Eg. "the green and climbing eyesight of a cat" ("Sir, Say No More"); "[the quarry] whose trail soon vanished in the antlered wood" ("Arrowhead Hunting"). The cat is climbing, not its eyesight, and the quarry is antlered, not the wood.

2 Answers 2


An exchange of the relationship between words or phrases is known as hypallage.

hypallage, n. A figure of speech in which there is an interchange of two elements of a proposition, the natural relations of these being reversed.

Oxford English Dictionary.

This was a common device in Greek and Latin poetry: a famous example is Aeneid 3.61 where Virgil wrote “dare classibus austros” (give the winds to the fleets), and the grammarian Servius commented “hypallage est; nam classes austris damus” (this is hypallage; actually we give the fleets to the winds).

In English, the most common form of hypallage is the transferred epithet, whereby an epithet that properly belongs to one thing gets transferred to another. Here are some examples from John Keats, who was fond of this device:

Still warble, dying swan! still tell the tale,
The enchanting tale, the tale of pleasing woe.

John Keats (1814). ‘To Byron’. Wikisource.

The hare limp’d trembling through the frozen grass,
And silent was the flock in woolly fold

John Keats (1820). ‘The Eve of St. Agnes’. Poetry Foundation..

Deep in the shady sadness of a vale
Far sunken from the healthy breath of morn

John Keats (1820). ‘Hyperion’. Poetry Foundation.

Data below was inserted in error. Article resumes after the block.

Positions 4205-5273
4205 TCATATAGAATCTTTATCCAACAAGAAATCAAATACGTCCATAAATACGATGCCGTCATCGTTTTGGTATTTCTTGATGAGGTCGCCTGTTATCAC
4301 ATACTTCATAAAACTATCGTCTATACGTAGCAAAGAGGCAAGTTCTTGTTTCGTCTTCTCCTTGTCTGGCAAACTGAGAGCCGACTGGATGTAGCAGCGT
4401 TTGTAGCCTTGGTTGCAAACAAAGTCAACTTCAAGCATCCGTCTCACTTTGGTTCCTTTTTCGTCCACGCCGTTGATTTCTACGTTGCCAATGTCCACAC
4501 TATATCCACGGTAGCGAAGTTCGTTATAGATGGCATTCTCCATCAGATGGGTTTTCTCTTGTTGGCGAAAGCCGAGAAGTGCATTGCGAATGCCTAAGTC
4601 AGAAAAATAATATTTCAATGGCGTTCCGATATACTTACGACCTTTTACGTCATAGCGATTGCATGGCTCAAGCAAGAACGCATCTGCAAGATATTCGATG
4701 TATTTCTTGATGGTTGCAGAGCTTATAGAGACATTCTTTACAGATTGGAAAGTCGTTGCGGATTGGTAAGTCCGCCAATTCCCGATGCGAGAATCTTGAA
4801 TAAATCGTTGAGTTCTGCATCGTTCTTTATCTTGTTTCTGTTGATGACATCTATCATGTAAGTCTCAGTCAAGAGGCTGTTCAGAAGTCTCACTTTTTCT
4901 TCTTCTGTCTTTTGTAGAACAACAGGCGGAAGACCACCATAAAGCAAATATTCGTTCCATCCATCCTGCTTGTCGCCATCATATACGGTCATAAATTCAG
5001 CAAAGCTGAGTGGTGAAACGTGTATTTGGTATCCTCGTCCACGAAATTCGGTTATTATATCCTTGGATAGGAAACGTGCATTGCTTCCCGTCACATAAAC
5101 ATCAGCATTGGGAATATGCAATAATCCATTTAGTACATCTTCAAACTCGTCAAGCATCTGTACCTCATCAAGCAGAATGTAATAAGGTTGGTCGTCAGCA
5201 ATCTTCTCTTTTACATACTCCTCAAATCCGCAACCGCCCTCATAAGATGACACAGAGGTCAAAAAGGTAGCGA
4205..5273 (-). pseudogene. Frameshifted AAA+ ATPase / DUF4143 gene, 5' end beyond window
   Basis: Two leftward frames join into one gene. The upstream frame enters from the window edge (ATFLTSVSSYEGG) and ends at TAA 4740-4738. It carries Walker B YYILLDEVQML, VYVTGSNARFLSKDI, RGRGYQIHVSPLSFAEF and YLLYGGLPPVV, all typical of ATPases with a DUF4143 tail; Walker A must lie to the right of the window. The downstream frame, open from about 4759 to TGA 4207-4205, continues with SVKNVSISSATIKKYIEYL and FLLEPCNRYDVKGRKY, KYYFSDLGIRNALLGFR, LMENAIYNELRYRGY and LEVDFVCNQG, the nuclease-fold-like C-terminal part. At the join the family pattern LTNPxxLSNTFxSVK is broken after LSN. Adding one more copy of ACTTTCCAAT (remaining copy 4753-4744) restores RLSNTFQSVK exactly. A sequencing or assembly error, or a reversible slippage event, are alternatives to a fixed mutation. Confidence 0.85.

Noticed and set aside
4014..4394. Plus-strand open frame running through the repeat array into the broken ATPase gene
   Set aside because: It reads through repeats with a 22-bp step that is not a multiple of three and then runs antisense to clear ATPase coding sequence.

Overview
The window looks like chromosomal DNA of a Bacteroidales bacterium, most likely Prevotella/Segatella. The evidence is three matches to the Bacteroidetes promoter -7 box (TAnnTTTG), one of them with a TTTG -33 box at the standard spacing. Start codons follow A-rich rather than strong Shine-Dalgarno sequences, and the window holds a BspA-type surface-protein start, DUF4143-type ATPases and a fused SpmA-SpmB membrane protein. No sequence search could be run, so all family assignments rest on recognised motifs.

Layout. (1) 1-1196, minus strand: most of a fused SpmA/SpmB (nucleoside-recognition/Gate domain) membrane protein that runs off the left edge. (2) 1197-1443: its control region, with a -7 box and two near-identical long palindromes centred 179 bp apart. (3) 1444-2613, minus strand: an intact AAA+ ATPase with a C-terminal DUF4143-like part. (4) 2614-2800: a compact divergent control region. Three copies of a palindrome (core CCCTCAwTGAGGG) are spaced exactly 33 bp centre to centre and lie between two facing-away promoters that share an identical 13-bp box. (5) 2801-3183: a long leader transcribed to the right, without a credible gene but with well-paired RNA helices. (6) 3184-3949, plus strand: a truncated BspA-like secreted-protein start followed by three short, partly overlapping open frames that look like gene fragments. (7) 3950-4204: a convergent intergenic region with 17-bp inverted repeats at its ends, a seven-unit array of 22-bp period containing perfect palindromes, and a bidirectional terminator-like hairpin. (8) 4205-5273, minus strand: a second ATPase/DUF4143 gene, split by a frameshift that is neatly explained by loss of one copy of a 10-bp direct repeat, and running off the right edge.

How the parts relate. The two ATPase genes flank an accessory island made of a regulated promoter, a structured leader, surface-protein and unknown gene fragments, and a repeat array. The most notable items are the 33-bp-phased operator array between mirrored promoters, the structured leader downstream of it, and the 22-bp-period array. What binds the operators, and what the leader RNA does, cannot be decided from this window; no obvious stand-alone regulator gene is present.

Another common kind of hypallage in English changes an adverb to an adjective. In the examples below we can understand the meanings as “blows them deviously into the air” and “singest melodiously in some plot” respectively:

A violent cross wind from either Coast
Blows them transverse ten thousand Leagues awry
Into the devious Air

John Milton (1668). Paradise Lost, book 3, lines 487–489. Wikisource.

That thou, light-winged Dryad of the trees
            In some melodious plot
    Of beechen green, and shadows numberless,
        Singest of summer in full-throated ease.

John Keats (1819). ‘Ode to a Nightingale’. Poetry Foundation.

  • Excellent answer. This is one of my favorite literary devices simply because it’s actually very natural to have words simultaneously in your mind and sometimes for the syntactic relationships to come out slightly wrong, yet the meaning is understood. It hints at how humans could communicate with concepts without much or any syntax if they wanted to, since faced with a cluster of nouns or concepts they can probably infer/draw the lines between them. I believe it’s very related to “catachresis”, we want to say something literally wrong just because there’s a salient association present. Oct 21, 2022 at 8:02
  • For example, one time I said “passing through his binocular’s glaze”, about someone the person was looking at. Glaze sounds like gaze, so it’s seems like a hypallage, because he’s gazing through binoculars, so gaze would have been the verb, connected to the subject. But “glaze” implies a glassy shimmer, implying the reflective surface of binocular lenses. It’s something of a catachresis because glaze is the wrong word, mistaken for a different one. Yet the words are chosen because of their mental associations: glaze and gaze being present are enough to inject those ideas into… Oct 21, 2022 at 8:09
  • someone’s mindspace and they get the simultaneous yet discombobulated relevance of the words and implied meaning. Oct 21, 2022 at 8:09


A figure of speech where you refer to something by naming something closely related to it.

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